Sustainable ‎freight ‎transportThe aim of measures is to limit the growth of road ‎freight transit and ‎secure ‎a transition to rail freight ‎transport to the greatest possible extent. The ‎instruments ‎include: (1) financial incentives for the ‎establishment of intermodality and an increase in rail ‎‎freight transport, (2) fiscal instruments for road freight ‎transport‎MediumLink
Improvement of efficiency of passenger transportRegulation on labelling of cars and tyres, subsidies for low CO2 cars, educational activities, green public procurement, promotion of non-motorized forms of transportHighLink
Source: MURE


‎The total final energy consumption in industry in Slovenia has decreased ‎between 2000 and 2017 by 9%. ‎‎‎The share of total energy consumption of energy intensive ‎‎industrial ‎branches (primary metals, non-metallic minerals, paper, chemical) increased from 64% to 69% in the same period. ‎

Figure 11: Final energy consumption by branch

Source: ODYSSEE, steel including blast furnaces

The specific energy consumption of steel and paper production ‎decreased over ‎the period 2000-2017 by ‎‎2.5%/year and ‎‎2.1%/year respectively. ‎‎The specific energy consumption of paper industry strongly ‎‏decreased since 2006, because ‎the production of ‎cellulose was ‎stopped.  

Figure 12: Unit consumption of steel and pulp and paper(toe/t)


Energy consumption in industry has decreased by 0.13 Mtoe between 2000 and 2017, mainly because of energy savings (by -‎‎0.51 Mtoe) from the successful implementation of energy measures, and ‎structure change (by -‎‎0.37 Mtoe), due to the stop of ‎some energy intensive ‎production (cellulose). On the other side the activity increase of (i.e. the growth in industrial production measured with physical production for energy-intensive products ‎and production index for others) contributed to increase consumption by 0.57 ‎Mtoe.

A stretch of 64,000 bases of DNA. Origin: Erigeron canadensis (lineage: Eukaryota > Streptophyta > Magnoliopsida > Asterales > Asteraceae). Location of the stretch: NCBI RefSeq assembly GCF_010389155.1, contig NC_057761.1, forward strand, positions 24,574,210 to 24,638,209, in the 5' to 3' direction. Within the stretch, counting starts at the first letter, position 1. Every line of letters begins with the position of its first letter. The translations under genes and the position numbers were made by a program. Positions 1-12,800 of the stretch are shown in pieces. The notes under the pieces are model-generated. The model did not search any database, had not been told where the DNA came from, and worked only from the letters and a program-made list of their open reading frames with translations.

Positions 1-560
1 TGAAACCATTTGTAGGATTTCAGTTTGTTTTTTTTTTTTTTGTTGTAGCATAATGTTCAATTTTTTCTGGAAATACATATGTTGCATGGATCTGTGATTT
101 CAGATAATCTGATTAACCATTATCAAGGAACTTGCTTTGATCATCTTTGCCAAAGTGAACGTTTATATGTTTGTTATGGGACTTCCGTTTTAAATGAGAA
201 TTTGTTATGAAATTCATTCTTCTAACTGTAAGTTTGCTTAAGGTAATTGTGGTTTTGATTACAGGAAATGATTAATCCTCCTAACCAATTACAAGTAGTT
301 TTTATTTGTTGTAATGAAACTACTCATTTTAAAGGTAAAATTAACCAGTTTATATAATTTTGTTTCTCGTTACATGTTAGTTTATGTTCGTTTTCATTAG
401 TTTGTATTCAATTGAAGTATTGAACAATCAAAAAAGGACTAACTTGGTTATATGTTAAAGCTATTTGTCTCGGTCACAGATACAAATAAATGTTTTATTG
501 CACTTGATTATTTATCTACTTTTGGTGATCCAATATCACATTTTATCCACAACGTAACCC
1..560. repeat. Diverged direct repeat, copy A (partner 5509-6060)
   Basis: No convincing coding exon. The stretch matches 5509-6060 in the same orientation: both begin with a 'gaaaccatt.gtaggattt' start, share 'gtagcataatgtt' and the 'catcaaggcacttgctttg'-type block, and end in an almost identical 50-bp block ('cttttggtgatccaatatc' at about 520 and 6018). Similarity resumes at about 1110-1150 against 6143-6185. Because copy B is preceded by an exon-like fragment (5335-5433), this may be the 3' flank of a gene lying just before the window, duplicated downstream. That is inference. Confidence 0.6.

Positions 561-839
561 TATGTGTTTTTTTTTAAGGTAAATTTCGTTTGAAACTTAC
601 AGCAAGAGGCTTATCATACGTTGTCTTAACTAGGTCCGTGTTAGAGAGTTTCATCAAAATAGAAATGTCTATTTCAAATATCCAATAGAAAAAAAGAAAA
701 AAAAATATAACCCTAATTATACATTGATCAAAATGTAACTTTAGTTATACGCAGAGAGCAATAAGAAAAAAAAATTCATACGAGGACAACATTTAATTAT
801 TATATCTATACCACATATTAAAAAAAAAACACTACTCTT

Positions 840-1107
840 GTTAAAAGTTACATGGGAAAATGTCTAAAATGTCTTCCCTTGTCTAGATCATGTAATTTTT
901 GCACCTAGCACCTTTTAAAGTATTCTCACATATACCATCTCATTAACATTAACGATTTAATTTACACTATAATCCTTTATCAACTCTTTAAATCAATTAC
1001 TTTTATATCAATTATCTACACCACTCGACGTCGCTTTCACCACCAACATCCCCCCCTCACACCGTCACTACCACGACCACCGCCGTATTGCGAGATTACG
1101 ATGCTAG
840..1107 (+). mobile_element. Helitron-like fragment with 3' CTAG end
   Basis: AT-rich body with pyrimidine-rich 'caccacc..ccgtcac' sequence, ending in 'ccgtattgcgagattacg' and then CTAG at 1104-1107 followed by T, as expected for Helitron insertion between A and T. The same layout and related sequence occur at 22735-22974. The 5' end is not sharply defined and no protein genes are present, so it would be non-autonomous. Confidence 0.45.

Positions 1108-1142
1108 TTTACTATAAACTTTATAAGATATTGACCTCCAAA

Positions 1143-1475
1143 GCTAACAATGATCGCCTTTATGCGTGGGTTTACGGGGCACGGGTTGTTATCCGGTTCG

Figure 13: Main drivers of the energy consumption variation in industry


Stimulation of energy efficiency in industry is set as one of the measures of Slovenian industrial policy for the ‎‎development and raising of the competitiveness in industry. A legal framework was adopted to ‎‎promote the ‎‎efficient use of energy for industrial enterprises under EU-ETS. Financial ‎incentives for industrial Non-ETS companies are included in NEEAP and ‎the ‎operational ‎program for reduction of GHG emission.‎ The implementation and improvement of NEEAP measures in industry will continue in the adopted NECP until 2030.

Table 4: Policies and measures into force in industry

MeasuresDescriptionExpected savings, impact evaluationMore information available
Efficient ‎electricity ‎consumptionStimulation of improvement of the ‎efficient use of electricity ‎in industry. ‎highLink
Energy ‎management ‎systems in ‎industryFinancial incentives to introduce ‎energy management ‎systems in ‎industrial companies: energy audits, ‎the implementation of energy ‎management ‎systems and preparation ‎of feasibility studies for investment in ‎energy efficiency and RES‎mediumLink
Source: MURE